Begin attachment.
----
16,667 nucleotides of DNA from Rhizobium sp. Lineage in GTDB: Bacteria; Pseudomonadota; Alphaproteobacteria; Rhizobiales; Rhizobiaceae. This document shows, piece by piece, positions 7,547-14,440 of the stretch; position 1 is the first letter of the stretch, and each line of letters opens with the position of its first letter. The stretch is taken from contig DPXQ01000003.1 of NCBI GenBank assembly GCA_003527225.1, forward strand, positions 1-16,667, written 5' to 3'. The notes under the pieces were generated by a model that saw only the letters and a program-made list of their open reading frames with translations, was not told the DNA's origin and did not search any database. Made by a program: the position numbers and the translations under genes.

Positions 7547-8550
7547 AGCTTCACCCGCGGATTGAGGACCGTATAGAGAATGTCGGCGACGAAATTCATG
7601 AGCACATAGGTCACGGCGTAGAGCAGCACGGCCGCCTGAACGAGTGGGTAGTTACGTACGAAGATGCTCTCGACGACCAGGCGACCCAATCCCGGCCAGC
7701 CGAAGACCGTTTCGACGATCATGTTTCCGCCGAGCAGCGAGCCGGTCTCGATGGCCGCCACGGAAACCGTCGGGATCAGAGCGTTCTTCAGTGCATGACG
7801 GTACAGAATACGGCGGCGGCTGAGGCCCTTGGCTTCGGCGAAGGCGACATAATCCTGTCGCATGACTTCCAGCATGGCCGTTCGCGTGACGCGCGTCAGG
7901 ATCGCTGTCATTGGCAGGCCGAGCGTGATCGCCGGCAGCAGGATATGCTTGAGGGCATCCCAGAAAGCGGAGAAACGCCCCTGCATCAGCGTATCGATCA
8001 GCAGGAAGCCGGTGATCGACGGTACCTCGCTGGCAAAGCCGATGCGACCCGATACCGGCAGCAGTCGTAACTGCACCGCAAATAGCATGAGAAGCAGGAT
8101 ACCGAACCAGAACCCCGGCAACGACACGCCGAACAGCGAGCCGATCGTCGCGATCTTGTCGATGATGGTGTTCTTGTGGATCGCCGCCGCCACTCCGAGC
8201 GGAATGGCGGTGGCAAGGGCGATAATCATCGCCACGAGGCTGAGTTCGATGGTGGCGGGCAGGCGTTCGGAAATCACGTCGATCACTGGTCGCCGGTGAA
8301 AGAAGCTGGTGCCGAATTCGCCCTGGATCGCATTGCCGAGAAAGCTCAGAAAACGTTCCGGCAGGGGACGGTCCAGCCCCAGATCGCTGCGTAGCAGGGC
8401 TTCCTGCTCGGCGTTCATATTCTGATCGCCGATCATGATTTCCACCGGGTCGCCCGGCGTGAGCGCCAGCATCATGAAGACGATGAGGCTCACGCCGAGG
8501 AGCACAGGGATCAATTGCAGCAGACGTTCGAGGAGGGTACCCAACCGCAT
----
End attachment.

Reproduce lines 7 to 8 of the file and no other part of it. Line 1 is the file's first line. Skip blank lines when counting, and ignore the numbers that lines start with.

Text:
7901 ATCGCTGTCATTGGCAGGCCGAGCGTGATCGCCGGCAGCAGGATATGCTTGAGGGCATCCCAGAAAGCGGAGAAACGCCCCTGCATCAGCGTATCGATCA
8001 GCAGGAAGCCGGTGATCGACGGTACCTCGCTGGCAAAGCCGATGCGACCCGATACCGGCAGCAGTCGTAACTGCACCGCAAATAGCATGAGAAGCAGGAT